In a previous blog about the 10 most influential computers since 1940, we focused on many “firsts” in computing: the first programmable computer, the first electronic computer, the first stored-program computer, etc. One “first” that’s missing from our list is the first commercially-available desktop computer. Today’s blog will focus on just that, the first commercially-available desktop computer, which was the Programma 101, released in 1965.
The company that made the Programma 101 was Olivetti, an Italian business that had been manufacturing typewriters since 1908 and adding machines since 1940.
Olivetti released the first electronic computer designed and manufactured in Italy, the Elea 9003, in 1959. Though it sold its electronics division to General Electric in 1964, the company continued to develop the Programma 101, introducing it at the 1964 New York World’s Fair and then bringing it to market the following year. Around 44,000 of the computers were eventually sold worldwide, at a price of $3,200 (over $20,000 in today’s dollars).
The Programma 101 weighed around 65 pounds and was about the size of a typewriter. It had 37 keys, a decimal selector wheel, a built-in printer, and 240 bytes of internal memory. It could perform additions, subtractions, multiplications, and divisions, and could also calculate numbers’ square roots and absolute values. The Programma 101 also had the ability to store programs to cards that were made of plastic with a magnetic coating on one side.
Notable uses of the Programma 101 include performing calculations for the Apollo 11 moon landing and calculating coordinates for B-52 bombing runs during the Vietnam War.
Olivetti’s ads for the Programma 101 give us further insight into how the computer was used (or intended to be used) and how it compared to other commercially-available computers at the time. This ad for the North American market declares the Programma 101 to be the “the world’s first desk-top computer” and says that it can be purchased “for less than one month’s rental of a large computer.”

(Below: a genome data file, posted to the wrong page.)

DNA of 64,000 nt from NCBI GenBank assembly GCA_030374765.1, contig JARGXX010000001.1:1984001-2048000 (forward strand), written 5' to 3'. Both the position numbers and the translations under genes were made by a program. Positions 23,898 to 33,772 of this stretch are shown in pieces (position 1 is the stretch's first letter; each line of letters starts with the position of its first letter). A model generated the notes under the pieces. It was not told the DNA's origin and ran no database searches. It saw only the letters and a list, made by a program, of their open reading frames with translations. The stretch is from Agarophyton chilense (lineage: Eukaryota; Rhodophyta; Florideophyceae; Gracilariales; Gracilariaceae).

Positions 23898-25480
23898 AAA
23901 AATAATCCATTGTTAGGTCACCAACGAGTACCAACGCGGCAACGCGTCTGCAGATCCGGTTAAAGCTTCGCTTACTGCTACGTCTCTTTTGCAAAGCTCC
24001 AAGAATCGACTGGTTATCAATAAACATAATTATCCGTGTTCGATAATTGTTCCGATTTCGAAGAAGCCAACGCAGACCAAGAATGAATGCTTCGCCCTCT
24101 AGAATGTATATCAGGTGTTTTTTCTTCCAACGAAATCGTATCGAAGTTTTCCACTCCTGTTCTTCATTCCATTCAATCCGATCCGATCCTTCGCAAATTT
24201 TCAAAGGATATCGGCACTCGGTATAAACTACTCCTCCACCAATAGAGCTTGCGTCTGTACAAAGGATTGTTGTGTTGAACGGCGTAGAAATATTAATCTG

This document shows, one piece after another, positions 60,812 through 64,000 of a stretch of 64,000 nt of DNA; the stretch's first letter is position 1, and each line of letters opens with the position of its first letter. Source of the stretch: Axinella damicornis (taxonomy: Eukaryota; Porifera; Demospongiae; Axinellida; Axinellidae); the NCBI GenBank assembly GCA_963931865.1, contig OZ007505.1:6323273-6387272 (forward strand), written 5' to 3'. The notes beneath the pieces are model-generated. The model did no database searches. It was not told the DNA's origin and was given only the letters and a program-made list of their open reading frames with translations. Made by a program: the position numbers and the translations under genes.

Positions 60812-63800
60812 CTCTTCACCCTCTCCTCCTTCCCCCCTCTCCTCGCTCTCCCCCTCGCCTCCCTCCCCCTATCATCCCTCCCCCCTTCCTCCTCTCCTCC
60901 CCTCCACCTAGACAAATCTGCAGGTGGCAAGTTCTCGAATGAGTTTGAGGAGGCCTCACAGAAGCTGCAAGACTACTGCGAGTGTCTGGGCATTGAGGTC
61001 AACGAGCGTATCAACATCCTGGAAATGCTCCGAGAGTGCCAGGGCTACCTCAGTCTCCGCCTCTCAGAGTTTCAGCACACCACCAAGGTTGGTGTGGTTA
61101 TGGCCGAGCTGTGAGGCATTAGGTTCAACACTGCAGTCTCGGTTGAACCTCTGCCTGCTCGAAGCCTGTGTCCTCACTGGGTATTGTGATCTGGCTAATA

The text for this ad for the British market, meanwhile, is worth at quoting at length: “The Olivetti Programma 101 makes it possible for every Company, University, Department, Laboratory, or Institute to have their own private, electronic digital computer. It possesses all the essential characteristics of a ‘traditional’ computer (speed, logical operation, printed output, programmability), but…doesn’t require a skilled operator, and is completely self-contained…‘Software’ consists of a library of ready-made programs covering mathematical formulae and technical, scientific, statistical, and administrative calculations. Wherever calculating machines are inadequate or large-scale computers impracticable…the Olivetti Programma 101 is the ideal answer.”
Olivetti continued to design and manufacture computers after the success of the Programma 101. In 1983, it released the Olivetti M24, which was Europe’s top-selling computer in 1986.
The company eventually sold its PC division in 1997 and in 2003 it became part of Telecom Italia, where once again they began manufacturing and selling computers (along with tablets, smartphones, printers, fax machines, and calculators).
Welcome to my blog! I mainly like to write about the history of IT.